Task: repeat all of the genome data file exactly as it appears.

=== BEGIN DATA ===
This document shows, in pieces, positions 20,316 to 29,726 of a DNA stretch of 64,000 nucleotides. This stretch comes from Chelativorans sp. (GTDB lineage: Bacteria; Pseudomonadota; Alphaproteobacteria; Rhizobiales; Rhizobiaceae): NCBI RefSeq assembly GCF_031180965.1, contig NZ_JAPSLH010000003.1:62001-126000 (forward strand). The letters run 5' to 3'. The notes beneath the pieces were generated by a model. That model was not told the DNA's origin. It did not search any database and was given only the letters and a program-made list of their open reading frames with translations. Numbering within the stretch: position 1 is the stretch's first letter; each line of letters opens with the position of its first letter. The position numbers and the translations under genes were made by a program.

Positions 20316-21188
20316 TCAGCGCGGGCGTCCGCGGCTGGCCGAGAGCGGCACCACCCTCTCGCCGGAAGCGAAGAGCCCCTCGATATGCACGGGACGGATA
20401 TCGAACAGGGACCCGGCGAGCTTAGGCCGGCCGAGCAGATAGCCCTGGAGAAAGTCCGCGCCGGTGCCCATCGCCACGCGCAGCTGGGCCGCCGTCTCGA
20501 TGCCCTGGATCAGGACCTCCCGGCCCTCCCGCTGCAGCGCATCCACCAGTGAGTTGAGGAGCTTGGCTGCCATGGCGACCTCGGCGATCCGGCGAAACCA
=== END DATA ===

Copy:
This document shows, in pieces, positions 20,316 to 29,726 of a DNA stretch of 64,000 nucleotides. This stretch comes from Chelativorans sp. (GTDB lineage: Bacteria; Pseudomonadota; Alphaproteobacteria; Rhizobiales; Rhizobiaceae): NCBI RefSeq assembly GCF_031180965.1, contig NZ_JAPSLH010000003.1:62001-126000 (forward strand). The letters run 5' to 3'. The notes beneath the pieces were generated by a model. That model was not told the DNA's origin. It did not search any database and was given only the letters and a program-made list of their open reading frames with translations. Numbering within the stretch: position 1 is the stretch's first letter; each line of letters opens with the position of its first letter. The position numbers and the translations under genes were made by a program.

Positions 20316-21188
20316 TCAGCGCGGGCGTCCGCGGCTGGCCGAGAGCGGCACCACCCTCTCGCCGGAAGCGAAGAGCCCCTCGATATGCACGGGACGGATA
20401 TCGAACAGGGACCCGGCGAGCTTAGGCCGGCCGAGCAGATAGCCCTGGAGAAAGTCCGCGCCGGTGCCCATCGCCACGCGCAGCTGGGCCGCCGTCTCGA
20501 TGCCCTGGATCAGGACCTCCCGGCCCTCCCGCTGCAGCGCATCCACCAGTGAGTTGAGGAGCTTGGCTGCCATGGCGACCTCGGCGATCCGGCGAAACCA